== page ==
OCD and Physical Pain
I don’t think it comes as a surprise to many people that physical pain and mental pain often seem to be connected.
I often hear from people with severe obsessive-compulsive disorder who also suffer from debilitating physical pain. And it’s not unusual, once their OCD is treated, for their physical symptoms to subside or even disappear completely.
Sometimes the pain those with OCD experience is directly related to compulsions they perform. For example, some people with OCD are compelled to perform extensive rituals while showering, perhaps twisting and turning in particular ways for a specific amount of time. This might lead to chronic back or neck pain.
Repetition is common with compulsions and can lead to physical pain such as arthritis or carpal tunnel syndrome. I have heard of those who deal with trichotillomania experiencing relentless pain in their arms, wrists, hands and fingers. Also, turning doorknobs and tightening water faucets are other common compulsions in OCD that can lead to injury and physical pain.
In other cases, pain appears unrelated to the disorder. Headaches, intestinal issues, and fibromyalgia are just a few examples. Are they connected to obsessive-compulsive disorder? I don’t know, but I do know that having both physical pain and OCD can get quite complicated.
For example, if someone has a severe headache for a good amount of time, he or she would (hopefully) go to their doctor. The doctor might order a test, such as an MRI, which hopefully would come back normal. The person’s headache subsides, and life returns to normal.
That’s if you don’t have OCD. If you do have OCD, you might feel reassured immediately after the results of the MRI, but then the obsessive thinking might kick in:
- How can I be sure the test didn’t miss something?
- I tripped the other day and have been more forgetful than usual. I must have a brain tumor.
- Maybe the doctors got my test results mixed up with someone else’s?
As you can imagine, this list is endless.
Compulsions to temporarily quell this anxiety might include going back to the doctor, asking a loved one for reassurance, or being hyperaware of every “symptom” you feel. All of these rituals only serve to make the OCD stronger.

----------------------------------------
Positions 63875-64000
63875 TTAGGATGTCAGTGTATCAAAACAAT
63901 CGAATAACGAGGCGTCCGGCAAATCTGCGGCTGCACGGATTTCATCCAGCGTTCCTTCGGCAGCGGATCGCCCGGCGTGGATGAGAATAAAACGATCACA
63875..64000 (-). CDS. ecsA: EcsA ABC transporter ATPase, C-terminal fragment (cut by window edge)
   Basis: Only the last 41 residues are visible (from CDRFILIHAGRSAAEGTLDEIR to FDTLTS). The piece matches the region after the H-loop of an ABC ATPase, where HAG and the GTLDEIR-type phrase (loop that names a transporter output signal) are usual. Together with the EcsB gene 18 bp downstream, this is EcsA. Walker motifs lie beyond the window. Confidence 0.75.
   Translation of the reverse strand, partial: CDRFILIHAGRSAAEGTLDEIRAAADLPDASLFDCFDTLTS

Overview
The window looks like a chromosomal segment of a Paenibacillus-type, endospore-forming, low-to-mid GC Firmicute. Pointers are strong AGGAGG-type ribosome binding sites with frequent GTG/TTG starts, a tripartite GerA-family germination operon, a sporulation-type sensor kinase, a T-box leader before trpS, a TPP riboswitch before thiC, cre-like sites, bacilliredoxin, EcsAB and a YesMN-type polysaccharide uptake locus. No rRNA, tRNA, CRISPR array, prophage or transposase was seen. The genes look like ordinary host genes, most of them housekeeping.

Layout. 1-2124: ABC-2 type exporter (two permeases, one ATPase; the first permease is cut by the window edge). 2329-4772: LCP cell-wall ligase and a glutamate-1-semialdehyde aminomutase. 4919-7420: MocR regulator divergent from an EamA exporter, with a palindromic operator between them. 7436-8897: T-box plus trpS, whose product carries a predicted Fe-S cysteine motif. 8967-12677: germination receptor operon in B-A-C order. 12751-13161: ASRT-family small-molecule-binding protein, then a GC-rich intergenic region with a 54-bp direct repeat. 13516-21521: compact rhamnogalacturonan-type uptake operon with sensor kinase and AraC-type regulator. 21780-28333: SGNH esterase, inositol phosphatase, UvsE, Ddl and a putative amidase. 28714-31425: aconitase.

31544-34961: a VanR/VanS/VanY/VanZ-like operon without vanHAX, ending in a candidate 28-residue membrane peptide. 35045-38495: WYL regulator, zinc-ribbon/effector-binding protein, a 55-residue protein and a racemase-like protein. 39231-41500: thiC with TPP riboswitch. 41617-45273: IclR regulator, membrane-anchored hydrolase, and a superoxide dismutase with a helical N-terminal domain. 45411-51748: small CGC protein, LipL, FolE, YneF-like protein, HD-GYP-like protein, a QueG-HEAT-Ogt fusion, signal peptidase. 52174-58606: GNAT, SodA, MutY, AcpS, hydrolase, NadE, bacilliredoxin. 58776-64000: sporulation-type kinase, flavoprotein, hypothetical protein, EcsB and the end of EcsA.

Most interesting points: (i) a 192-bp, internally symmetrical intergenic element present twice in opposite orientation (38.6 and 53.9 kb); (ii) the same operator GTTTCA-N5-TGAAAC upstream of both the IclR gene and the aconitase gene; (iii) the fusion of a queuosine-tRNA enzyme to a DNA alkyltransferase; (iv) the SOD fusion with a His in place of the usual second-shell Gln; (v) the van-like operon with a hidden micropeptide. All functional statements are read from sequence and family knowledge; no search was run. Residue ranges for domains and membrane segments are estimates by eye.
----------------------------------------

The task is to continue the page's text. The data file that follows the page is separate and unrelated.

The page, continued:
Nothing is simple when it comes to OCD.
In an interesting study, researchers found that participants with obsessive-compulsive disorder were actually unusually tolerant of physical pain, regardless of the nature or severity of their symptoms.
The scientists believe these findings suggest that individuals who struggle with emotional pain are able to endure physical pain to a much greater extent than others. In a nutshell, it appears the physical pain distracts from the emotional pain. This finding can perhaps give us somewhat of an understanding of the role of self-injury in OCD.
Perhaps those with OCD are willing to endure physical pain as a distraction from their emotional distress. Experiencing physical pain might also be seen as an expression of negative self-worth, or as a means to gain control over some aspect of suffering.
It’s interesting that two comments made by study participants were noted by the researchers. One comment was that the pain “felt good” and the other was, “In all the craziness of my OCD, pain is a constant. It’s one thing that you can count on.” So, the participants with OCD felt that this physical pain was something they could control in their otherwise chaotic world.
Pain and obsessive-compulsive disorder appear to be connected in different ways. As I mentioned at the beginning of the article, however, when OCD is properly treated, many symptoms of pain often diminish, or disappear completely. Another great reason to get proper treatment and fight OCD.
Singer, J. (2018). OCD and Physical Pain. Psych Central. Retrieved on March 28, 2020, from https://psychcentral.com/blog/ocd-and-physical-pain/